1. Cell Biology
  2. Structural Biology and Molecular Biophysics
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3D in situ imaging of female reproductive tract reveals molecular signatures of fertilizing spermatozoa in mice

  1. Lukas Ded
  2. Jae Yeon Hwang
  3. Kiyoshi Miki
  4. Huanan F Shi
  5. Jean-Ju Chung  Is a corresponding author
  1. Yale School of Medicine, United States
  2. Boston Children's Hospital, United States
Research Article
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Cite this article as: eLife 2020;9:e62043 doi: 10.7554/eLife.62043

Abstract

Out of millions of ejaculated sperm, only a few reach the fertilization site in mammals. Flagellar Ca2+ signaling nanodomains, organized by multi-subunit CatSper calcium channel complexes, are pivotal for sperm migration in the female tract, implicating CatSper-dependent mechanisms in sperm selection. Here, using biochemical and pharmacological studies, we demonstrate that CatSper1 is an O-linked glycosylated protein, undergoing capacitation-induced processing dependent on Ca2+ and phosphorylation cascades. CatSper1 processing correlates with protein tyrosine phosphorylation (pY) development in sperm cells capacitated in vitro and in vivo. Using 3D in situ molecular imaging and ANN-based automatic detection of sperm distributed along the cleared female tract, we demonstrate that all spermatozoa past the UTJ possess intact CatSper1 signals. Together, we reveal that fertilizing mouse spermatozoa in situ are characterized by intact CatSper channel, lack of pY, and reacted acrosomes. These findings provide molecular insight into sperm selection for successful fertilization in the female reproductive tract.

Data availability

All data generated or analysed during this study are included in the manuscript, supplementary and source data files.

Article and author information

Author details

  1. Lukas Ded

    Department of Cellular and Molecular Physiology, Yale School of Medicine, New Haven, United States
    Competing interests
    The authors declare that no competing interests exist.
  2. Jae Yeon Hwang

    Department of Cellular and Molecular Physiology, Yale School of Medicine, New Haven, United States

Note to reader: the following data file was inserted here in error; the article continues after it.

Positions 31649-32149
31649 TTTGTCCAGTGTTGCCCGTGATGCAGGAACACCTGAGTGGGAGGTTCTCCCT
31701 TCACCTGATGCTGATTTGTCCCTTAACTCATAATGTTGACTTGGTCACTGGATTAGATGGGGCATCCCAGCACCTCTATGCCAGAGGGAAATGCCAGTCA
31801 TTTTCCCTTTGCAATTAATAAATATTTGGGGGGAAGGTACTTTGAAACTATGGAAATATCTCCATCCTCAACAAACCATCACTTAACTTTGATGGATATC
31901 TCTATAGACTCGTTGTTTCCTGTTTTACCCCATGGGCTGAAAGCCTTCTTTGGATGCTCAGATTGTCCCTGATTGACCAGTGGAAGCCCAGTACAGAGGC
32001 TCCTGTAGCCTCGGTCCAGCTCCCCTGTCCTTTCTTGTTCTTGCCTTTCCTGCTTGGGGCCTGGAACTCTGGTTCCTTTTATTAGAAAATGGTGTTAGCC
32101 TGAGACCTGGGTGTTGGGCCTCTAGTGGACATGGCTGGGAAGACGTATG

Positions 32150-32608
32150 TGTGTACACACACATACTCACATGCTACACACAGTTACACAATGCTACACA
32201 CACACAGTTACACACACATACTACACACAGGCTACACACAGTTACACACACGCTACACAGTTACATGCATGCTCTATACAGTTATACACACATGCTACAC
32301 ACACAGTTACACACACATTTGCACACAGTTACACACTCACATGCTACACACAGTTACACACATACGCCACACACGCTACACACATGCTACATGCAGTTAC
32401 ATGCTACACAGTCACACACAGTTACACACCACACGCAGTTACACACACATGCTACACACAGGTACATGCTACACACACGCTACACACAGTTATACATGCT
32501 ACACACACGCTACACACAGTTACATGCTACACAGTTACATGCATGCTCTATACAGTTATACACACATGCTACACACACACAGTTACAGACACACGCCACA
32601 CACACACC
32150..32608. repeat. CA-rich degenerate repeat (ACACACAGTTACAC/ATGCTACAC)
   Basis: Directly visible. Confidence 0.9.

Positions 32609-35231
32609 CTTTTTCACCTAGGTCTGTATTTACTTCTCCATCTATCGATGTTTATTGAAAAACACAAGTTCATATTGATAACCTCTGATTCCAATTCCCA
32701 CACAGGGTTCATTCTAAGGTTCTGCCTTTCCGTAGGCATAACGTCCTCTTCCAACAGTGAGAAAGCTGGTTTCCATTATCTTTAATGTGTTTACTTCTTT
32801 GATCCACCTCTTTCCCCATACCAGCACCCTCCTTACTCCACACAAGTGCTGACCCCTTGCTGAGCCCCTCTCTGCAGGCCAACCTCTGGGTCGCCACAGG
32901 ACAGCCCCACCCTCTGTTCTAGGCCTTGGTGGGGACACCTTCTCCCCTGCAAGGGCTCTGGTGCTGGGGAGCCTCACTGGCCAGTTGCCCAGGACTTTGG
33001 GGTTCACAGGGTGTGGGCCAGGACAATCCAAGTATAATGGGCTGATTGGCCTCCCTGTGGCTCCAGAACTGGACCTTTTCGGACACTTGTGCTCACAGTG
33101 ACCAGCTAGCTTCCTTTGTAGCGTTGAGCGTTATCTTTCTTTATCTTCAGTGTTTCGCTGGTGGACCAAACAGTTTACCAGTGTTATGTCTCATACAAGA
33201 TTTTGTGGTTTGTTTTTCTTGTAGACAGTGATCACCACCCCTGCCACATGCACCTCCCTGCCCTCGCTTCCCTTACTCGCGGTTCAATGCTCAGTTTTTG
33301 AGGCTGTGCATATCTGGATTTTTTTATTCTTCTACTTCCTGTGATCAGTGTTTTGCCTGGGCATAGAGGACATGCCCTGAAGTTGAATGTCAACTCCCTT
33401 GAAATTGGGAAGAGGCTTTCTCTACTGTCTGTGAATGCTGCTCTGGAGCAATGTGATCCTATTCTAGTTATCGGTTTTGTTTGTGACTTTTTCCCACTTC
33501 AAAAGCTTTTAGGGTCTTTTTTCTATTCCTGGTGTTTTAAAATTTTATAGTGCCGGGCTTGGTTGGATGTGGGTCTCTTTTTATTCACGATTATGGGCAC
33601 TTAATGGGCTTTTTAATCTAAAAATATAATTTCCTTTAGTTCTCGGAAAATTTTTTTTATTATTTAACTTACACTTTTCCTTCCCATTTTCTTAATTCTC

Competing interests
    The authors declare that no competing interests exist.
  3. Kiyoshi Miki

    Boston Children's Hospital, Boston, United States
    Competing interests
    The authors declare that no competing interests exist.
  4. Huanan F Shi

    Department of Cellular and Molecular Physiology, Yale School of Medicine, New Haven, United States
    Competing interests
    The authors declare that no competing interests exist.
    ORCID icon "This ORCID iD identifies the author of this article:" 0000-0003-3710-5917
  5. Jean-Ju Chung

    Department of Cellular and Molecular Physiology, Yale School of Medicine, New Haven, United States
    For correspondence
    jean-ju.chung@yale.edu
    Competing interests
    The authors declare that no competing interests exist.
    ORCID icon "This ORCID iD identifies the author of this article:" 0000-0001-8018-1355

Funding

National Institutes of Health (R01HD096745)

  • Jean-Ju Chung

Yale School of Medicine (Start-up funds)

  • Jean-Ju Chung

Yale University (a Yale Goodman-Gilman ScholarAward-2015)

  • Jean-Ju Chung

Male Contraceptive Initiative (Postdoctoral fellowship)

  • Jae Yeon Hwang

Czech Science Foundation (GJ20-17403Y)

  • Lukas Ded

The funders had no role in study design, data collection and interpretation, or the decision to submit the work for publication.

Ethics

Animal experimentation: Animal experimentation: This study was performed in strict accordance with the recommendations in the Guide for the Care and Use of Laboratory Animals of the National Institutes of Health. All the mice were treated in accordance with guidelines approved by Yale (20079) Animal Care and Use Committees (IACUC).

Reviewing Editor

  1. Merritt Maduke, Stanford University School of Medicine, United States

Publication history

  1. Received: August 12, 2020
  2. Accepted: October 19, 2020
  3. Accepted Manuscript published: October 20, 2020 (version 1)
  4. Accepted Manuscript updated: October 22, 2020 (version 2)
  5. Version of Record published: December 1, 2020 (version 3)

Copyright

© 2020, Ded et al.

This article is distributed under the terms of the Creative Commons Attribution License permitting unrestricted use and redistribution provided that the original author and source are credited.

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